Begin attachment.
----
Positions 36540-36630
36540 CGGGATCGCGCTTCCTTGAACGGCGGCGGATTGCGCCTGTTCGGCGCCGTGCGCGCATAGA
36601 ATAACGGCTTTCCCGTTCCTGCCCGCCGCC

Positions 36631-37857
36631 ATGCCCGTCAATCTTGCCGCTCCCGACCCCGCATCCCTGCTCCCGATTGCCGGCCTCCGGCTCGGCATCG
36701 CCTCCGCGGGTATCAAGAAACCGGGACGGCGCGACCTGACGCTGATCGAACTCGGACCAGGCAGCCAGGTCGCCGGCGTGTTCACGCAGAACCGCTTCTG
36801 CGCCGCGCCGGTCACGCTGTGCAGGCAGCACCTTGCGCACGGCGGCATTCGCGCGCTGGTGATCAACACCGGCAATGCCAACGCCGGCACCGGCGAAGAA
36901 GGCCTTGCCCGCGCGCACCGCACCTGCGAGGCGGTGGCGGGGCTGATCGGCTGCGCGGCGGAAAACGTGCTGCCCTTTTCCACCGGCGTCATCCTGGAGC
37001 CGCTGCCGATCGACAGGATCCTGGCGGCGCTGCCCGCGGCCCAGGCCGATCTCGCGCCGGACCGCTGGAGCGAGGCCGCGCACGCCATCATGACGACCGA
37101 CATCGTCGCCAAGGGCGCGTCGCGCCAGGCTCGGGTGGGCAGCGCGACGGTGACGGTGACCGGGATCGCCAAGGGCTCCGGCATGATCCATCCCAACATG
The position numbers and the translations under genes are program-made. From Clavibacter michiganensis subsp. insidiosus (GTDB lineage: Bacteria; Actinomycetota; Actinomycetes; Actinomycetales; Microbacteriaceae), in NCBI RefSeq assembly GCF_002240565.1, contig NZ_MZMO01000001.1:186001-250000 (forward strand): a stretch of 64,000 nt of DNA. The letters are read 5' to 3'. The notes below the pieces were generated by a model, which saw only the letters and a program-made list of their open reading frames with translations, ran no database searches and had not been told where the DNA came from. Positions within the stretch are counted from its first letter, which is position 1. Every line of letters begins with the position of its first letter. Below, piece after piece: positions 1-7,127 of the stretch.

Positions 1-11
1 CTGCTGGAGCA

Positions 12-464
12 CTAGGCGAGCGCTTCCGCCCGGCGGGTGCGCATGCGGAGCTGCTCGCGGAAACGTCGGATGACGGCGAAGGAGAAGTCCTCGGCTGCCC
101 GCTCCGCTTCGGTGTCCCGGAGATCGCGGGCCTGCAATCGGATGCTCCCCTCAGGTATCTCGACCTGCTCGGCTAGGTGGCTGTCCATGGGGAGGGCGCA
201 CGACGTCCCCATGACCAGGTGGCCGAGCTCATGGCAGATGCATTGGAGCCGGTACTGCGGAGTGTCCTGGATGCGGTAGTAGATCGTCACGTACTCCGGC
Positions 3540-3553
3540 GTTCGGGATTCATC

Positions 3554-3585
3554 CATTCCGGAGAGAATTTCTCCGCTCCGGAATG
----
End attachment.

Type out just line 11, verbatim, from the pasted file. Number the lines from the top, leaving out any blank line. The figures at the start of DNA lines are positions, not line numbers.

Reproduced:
The position numbers and the translations under genes are program-made. From Clavibacter michiganensis subsp. insidiosus (GTDB lineage: Bacteria; Actinomycetota; Actinomycetes; Actinomycetales; Microbacteriaceae), in NCBI RefSeq assembly GCF_002240565.1, contig NZ_MZMO01000001.1:186001-250000 (forward strand): a stretch of 64,000 nt of DNA. The letters are read 5' to 3'. The notes below the pieces were generated by a model, which saw only the letters and a program-made list of their open reading frames with translations, ran no database searches and had not been told where the DNA came from. Positions within the stretch are counted from its first letter, which is position 1. Every line of letters begins with the position of its first letter. Below, piece after piece: positions 1-7,127 of the stretch.